Bitter botanicals

Published On:
February 08, 2024
Published In:
Spirits & Beers

Recommended in our diets thanks to their health benefits, bitter botanicals also offer great gustatory advantages for beverages, particularly spirits. Find out more about the history of these bitters, beverages inherited from our gourmet heritage, and discover how this unique flavour is perceived.



Definitions and use of bitter botanicals

Aromatic botanicals, as well as flowers, fruits and barks, offer benefits linked to their bitterness and have always been renowned in different cultures and traditions for their distinctive taste properties.


Bitterness, a sought-after botanical flavour


How do we recognise a flavour? The perception of flavour follows a pathway from the tongue to the brain. First, the food is made soluble by saliva, which lubricates and "deposits" the food molecules on the tongue. Then, specialised taste receptors, located in the cells of the taste buds, detect the five flavours:


  • sweet,
  • bitter,
  • acidic,
  • salty
  • and umami (1).


As our Western classification is limited in relation to more complex taste sensations, researchers call freshness (mint), spiciness (mustard, chili pepper, ginger) and astringency (cranberries, tea, tannins) a "continuum of flavours" (2). 

Traditionally linked to metabolism, and more specifically to the liver and digestion, dandelion, chicory, willow bark, snapdragon and broad-leaved camomile are examples of medicinal botanicals renowned for their active ingredients, fever-reducing properties and so on (3). In fact, bitter foods are necessary to stimulate the production of digestive juices, helping the liver and bile ducts to function properly. Their antioxidant and anti-inflammatory properties are also thought to help combat diabetes, cardiovascular disease and cancer.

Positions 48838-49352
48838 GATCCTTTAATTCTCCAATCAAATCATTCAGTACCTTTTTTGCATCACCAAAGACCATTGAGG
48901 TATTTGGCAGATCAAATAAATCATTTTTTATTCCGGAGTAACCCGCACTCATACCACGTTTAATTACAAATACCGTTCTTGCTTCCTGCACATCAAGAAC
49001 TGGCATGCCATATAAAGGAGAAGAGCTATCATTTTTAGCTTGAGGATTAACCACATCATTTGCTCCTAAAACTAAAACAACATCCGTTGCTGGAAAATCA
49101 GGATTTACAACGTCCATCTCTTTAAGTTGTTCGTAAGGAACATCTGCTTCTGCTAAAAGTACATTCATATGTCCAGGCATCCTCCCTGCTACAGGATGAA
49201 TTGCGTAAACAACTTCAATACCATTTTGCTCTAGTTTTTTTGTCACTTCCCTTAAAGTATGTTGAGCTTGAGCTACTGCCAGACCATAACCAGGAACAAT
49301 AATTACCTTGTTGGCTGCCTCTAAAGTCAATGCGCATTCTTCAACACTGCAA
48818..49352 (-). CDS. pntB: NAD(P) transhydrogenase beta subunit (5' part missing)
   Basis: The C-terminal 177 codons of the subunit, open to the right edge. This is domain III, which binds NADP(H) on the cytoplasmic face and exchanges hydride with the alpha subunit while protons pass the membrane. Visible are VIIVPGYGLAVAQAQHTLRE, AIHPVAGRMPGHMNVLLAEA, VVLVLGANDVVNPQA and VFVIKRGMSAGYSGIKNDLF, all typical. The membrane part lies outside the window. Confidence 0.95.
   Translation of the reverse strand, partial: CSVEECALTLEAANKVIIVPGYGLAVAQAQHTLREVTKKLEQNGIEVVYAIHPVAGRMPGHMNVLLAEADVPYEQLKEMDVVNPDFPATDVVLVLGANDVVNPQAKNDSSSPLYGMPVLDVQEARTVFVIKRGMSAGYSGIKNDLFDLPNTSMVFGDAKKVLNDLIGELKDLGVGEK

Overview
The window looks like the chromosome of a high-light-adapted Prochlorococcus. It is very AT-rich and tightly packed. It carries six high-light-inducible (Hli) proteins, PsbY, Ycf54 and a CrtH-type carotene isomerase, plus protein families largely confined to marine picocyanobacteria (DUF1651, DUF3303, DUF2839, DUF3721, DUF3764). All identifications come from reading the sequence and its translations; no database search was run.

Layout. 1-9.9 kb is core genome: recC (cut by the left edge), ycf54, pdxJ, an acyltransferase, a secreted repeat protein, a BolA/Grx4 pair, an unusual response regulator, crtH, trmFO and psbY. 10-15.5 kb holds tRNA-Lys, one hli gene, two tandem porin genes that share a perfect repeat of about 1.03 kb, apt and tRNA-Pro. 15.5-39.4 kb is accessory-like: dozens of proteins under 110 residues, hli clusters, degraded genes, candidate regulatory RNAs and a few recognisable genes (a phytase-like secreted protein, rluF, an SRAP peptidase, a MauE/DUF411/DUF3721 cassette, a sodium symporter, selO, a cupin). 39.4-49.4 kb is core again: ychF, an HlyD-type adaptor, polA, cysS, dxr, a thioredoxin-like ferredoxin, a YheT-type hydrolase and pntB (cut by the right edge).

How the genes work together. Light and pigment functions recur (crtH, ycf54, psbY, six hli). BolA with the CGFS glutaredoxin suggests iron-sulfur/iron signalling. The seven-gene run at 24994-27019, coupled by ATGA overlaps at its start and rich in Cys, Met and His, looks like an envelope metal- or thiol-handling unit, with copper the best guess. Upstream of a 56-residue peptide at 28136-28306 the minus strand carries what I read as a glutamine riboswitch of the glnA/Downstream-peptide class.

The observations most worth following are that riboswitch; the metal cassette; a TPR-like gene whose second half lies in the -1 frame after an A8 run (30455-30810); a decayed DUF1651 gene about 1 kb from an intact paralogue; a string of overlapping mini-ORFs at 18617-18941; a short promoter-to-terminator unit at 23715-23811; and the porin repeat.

Historically, it was in Italy and France that ancient bitter recipes, often elixirs or therapeutic preparations, were made and then marketed in the form of botanical liqueurs. This is how gentian liqueur was created at the end of the 19th century, originally a drink for farmers in the Auvergne region, made from the roots of the botanical infused in white wine. Long sidelined from modern eating habits, and with it its potentially positive effects on our health, bitterness and its complex aromas are once again popular with consumers, thanks to cocktails, bitters and revamped liqueurs.

It should also be noted that bitterness obviously concerns beers whose brewers measure the intensity by IBU (International Bitterness Unit) (4) along with vermouths (5), wine-based combined with spices and botanicals: mugwort above all, with its characteristic bitter taste, but also gentian, artemisia, coriander, ginger, marjoram, bitter orange, vanilla, cloves, thyme, Genepi from the Alps (6), etc.  




These infusions of botanicals in alcohol date back to ancient Egyptian times, before coming back into fashion in France, with the famous Chartreuse, and in 18th-century England, where herbs were added to wines imported from Spain. Very popular in the second half of the 19th century, bitters, before being served as aperitifs, digestifs or cocktails, were consumed for their curative properties and sold in pharmacies (7). 

Today, bitters (also the term in German) refer to a spirit drink obtained by maceration, infusion and/or distillation of botanicals, herbs, fruit peels (bitter oranges in particular) and roots in neutral alcohol (8) in order to retain a pronounced bitterness.